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Stability of Bisphenol A, Triethylene-Glycol Dimethacrylate, and Bisphenol A Dimethacryate in Whole Saliva



J C. Atkinson, F Diamond, F Eichmiller, R Selwitz, Gordon L. Jones


Objectives: This study investigated the stability of compounds of dental sealant materials in a salivary matrix.Methods: Various amounts of bisphenol A (BPA), bisphenol A dimethacrylate (BIS-DMA) and triethylene-glycol dimethacrylate (TEGDMA) were added to whole salivary samples, and stored at -70 C or -20 C for up to 4 months. In other experiments, four separate whole salivary or water samples with BIS-DMA (200 ng/ml) were incubated for 0,1,2,4 or 24 h at 37 C. Levels of analytes were determined by capillary gas chromatography / mass spectrophotometry (GC/MS) and high-performance liquid chromatography (HPLC).Results: BPA was stable under all tested conditions. Samples originally containing BIS-DMA had high levels of BPA and almost no BIS-DMA after four months at -20 C. Salivary samples incubated at 37 C originally containing only BIS-DMA (200 ng/mL) demonstrated rapid decreases of BIS-DMA and increases of BPA. By 24 h, the mean BIS-DMA concentration fell to 21.8 (25) ng/mL, while BPA increased to 100 (48) ng/mL. Only slight decreases in BIS-DMA and no BPA were present in the water samples incubated at 37 C. BPA, BIS-DMA, and TEGDMA were stable if salivary samples were stored at -70 C. Acidification of salivary samples prevented the breakdown of BIS-DMA.Significance: BIS-DMA is converted rapidly to BPA in the presence of whole saliva. This could account for the findings of BPA in clinical samples collected after the placement of certain sealant products. Lowering salivary pH and temperature can slow this process and this method should be used for clinical studies of salivary BPA leached from restorative materials.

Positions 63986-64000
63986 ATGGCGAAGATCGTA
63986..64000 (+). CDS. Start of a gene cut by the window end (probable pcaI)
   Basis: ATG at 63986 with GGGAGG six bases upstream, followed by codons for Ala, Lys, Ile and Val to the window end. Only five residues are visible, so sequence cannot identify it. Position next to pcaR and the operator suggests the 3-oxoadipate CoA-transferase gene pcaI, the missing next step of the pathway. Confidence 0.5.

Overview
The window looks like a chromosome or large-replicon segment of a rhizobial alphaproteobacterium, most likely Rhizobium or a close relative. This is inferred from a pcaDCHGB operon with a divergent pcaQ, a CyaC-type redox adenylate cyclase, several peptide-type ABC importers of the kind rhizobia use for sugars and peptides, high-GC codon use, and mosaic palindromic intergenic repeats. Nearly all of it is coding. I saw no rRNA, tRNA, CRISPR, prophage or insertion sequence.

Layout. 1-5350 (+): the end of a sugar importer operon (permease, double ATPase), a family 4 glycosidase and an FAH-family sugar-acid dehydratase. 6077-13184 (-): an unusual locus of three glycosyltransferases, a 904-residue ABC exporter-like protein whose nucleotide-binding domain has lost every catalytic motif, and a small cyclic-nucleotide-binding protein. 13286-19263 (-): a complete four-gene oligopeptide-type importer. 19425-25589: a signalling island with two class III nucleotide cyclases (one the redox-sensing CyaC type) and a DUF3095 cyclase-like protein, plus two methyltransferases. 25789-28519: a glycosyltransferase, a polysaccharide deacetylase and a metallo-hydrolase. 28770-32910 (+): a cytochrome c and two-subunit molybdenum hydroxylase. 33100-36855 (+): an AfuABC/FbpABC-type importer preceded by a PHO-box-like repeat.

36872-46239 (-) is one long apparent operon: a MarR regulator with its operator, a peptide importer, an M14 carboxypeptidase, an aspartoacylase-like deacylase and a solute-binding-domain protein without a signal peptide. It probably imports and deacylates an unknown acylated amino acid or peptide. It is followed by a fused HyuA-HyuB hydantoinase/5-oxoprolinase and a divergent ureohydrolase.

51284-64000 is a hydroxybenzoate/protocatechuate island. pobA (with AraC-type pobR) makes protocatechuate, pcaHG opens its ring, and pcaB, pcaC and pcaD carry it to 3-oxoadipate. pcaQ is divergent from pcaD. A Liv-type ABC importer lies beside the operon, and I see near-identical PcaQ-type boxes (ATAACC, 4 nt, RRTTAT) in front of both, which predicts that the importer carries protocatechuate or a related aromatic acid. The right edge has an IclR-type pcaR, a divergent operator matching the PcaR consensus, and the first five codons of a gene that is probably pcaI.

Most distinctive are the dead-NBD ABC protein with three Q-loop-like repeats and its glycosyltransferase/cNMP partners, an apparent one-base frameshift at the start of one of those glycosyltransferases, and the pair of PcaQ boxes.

Dental Materials Congress
No. 2


bisphenol A, bisphenol A dimethacrylate, dental material, dental sealant saliva


Atkinson, J. , Diamond, F. , Eichmiller, F. , Selwitz, R. and Jones, G. (2002), Stability of Bisphenol A, Triethylene-Glycol Dimethacrylate, and Bisphenol A Dimethacryate in Whole Saliva, Dental Materials Congress (Accessed June 25, 2024)


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Created February 28, 2002, Updated October 12, 2021